Sheepleg's Blog. The Muttering Mutton
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Friday, June 21, 2013

Beat the Heat

It is officially summer.  Make sure you know how to stay cool.

When your body gets overheated it can lead to a variety of health concerns such as headaches and a drop in blood pressure that can lead to dizziness or fainting.  Not to mention that it is just plain uncomfortable when we get too hot.

To avoid overheating there are a variety of things that you can do.  If you are outdoors you can find shade under a tree, cabana, or patio umbrella, use a handheld or portable misting fan, and cool off in the ocean or the lake.

If you are indoors you can create circulation by opening a window, turning on a fan, or turning on the air conditioning.  To maximize your fans cooling potential take a look at the misting fans on the market today.

The infographic above How People Have Stayed Cool Over Time shows the unique methods people have used to prevent overheating.  Thankfully with today’s modern technology we have more options!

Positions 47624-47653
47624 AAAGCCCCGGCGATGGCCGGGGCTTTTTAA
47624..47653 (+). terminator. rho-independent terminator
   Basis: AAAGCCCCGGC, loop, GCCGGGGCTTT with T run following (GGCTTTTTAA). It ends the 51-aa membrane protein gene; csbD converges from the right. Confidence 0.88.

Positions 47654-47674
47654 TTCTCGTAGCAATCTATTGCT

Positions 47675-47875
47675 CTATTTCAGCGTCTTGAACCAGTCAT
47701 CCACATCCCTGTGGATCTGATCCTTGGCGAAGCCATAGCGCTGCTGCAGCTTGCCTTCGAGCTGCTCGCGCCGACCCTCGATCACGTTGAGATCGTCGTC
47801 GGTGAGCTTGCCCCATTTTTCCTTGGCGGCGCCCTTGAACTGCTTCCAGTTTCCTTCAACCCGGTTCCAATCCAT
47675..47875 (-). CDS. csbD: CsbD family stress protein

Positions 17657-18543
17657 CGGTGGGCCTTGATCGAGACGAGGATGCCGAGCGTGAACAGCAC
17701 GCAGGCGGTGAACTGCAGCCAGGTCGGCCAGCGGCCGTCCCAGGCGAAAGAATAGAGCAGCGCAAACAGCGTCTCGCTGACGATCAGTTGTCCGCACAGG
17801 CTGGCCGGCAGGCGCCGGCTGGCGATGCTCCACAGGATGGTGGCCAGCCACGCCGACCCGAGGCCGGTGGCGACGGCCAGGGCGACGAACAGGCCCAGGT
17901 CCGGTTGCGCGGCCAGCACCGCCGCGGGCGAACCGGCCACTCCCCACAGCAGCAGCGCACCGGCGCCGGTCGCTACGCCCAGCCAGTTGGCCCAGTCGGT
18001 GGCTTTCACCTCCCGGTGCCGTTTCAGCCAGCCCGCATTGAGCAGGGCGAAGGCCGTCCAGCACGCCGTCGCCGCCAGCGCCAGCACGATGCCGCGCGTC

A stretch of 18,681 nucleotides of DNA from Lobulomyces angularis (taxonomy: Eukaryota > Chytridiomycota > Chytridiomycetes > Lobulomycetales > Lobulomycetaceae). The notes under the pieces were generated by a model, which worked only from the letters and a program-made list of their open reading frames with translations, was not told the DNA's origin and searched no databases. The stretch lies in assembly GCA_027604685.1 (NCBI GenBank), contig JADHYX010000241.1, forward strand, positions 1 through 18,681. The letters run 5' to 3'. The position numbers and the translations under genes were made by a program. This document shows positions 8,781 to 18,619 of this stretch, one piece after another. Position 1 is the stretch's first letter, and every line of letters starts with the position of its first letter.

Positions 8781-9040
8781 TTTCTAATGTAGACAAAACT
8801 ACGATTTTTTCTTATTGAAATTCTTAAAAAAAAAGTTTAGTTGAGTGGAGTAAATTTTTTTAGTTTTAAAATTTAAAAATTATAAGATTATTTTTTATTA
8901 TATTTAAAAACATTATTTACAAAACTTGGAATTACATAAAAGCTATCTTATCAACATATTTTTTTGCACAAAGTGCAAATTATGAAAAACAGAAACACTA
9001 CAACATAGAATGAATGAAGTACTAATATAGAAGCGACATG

How people have stayed cool over time infographic

The infographic was created by David Shank, the VP/Sales of a company providing cooling methods to businesses and homeowners.

Tuesday, June 18, 2013

A Guest Blog About Food Waste

"Clean your plate!" That's a statement many mothers make, and for good reason.

Over 1.3 billion tons of food is wasted worldwide every year! Not all of this waste comes from our homes and plates though. Food is lost or wasted at every step of the food supply chain, from production to distribution to consumption.